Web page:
These examples make it clear that fintechs must be problem solvers. There is a need to continuously relook at the customer journey and improve the overall customer experience. This means that fintechs cannot simply look at their SME customers, and should examine beyond and into SMEs’ partners such as anchor buyers and suppliers (which are companies that SMEs buy from or sell to) as well as any other platforms such as e-commerce, procurement, and even other fintechs. Most importantly, fintechs must be present wherever and whenever SMEs need them. If SMEs are selling their goods and services on multiple e-commerce platforms or making purchases on procurement platforms, fintechs must be there to serve. After all, only when customer needs are addressed consistently will fintechs be doing their jobs well.

The good news for fintechs is that companies are keen to partner with them. For example, 94% of financial services companies were confident that fintechs can grow their company’s revenue in the next two years, and 95% of technology companies said the same.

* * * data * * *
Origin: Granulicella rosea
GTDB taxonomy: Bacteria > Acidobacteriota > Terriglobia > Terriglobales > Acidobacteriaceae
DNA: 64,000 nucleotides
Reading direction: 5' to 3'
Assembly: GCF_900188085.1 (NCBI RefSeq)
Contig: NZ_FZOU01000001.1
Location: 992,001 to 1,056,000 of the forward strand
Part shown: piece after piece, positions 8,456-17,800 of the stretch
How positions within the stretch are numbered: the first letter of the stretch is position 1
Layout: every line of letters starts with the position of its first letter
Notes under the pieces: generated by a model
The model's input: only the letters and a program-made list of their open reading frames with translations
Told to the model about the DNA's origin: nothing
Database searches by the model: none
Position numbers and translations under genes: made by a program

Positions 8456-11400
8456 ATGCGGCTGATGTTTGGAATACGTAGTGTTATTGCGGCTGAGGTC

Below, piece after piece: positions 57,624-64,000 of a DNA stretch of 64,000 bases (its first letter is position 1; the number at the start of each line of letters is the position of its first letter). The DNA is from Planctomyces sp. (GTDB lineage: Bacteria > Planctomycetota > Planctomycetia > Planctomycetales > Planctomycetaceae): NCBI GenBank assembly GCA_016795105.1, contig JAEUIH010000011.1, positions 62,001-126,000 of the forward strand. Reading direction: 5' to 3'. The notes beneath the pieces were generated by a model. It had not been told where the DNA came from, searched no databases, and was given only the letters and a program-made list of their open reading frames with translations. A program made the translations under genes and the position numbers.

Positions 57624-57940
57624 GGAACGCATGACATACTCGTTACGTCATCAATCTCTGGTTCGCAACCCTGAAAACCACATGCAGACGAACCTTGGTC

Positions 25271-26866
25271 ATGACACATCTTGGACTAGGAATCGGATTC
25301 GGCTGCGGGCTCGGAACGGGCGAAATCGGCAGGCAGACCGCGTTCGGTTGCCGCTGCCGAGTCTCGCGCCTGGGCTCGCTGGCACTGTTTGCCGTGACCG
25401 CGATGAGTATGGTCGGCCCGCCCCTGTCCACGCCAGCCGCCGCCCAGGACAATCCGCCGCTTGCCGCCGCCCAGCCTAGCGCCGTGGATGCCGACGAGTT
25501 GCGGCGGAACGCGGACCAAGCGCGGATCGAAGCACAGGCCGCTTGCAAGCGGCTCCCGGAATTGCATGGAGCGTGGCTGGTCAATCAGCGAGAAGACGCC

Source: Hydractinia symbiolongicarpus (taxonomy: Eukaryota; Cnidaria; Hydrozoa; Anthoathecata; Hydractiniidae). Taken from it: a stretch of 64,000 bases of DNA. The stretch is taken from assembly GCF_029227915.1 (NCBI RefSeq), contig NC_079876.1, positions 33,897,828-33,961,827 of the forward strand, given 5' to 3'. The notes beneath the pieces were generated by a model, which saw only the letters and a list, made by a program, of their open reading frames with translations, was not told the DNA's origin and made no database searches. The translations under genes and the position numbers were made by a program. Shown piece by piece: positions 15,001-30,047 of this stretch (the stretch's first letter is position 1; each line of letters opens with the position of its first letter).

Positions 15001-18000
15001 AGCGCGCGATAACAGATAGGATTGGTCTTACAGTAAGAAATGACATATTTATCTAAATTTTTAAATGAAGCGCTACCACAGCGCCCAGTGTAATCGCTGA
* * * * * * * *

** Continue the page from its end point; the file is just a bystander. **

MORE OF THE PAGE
Partnerships to improve customer centricity

In every industry, meeting clients’ needs is integral to business longevity. Likewise, in the world of fintech, addressing our SME clients’ needs is key to staying relevant. Oftentimes, this means that fintechs have to partner with other platforms to serve the SME better.

These partnerships, which can take the form of collaborations and/or merger and acquisitions , ensure a smooth and pleasant customer experience by reducing any potential inertia that SMEs may have by flattening the learning curve. This, in turn, weeds out as many obstacles as possible to urge adoption from SMEs.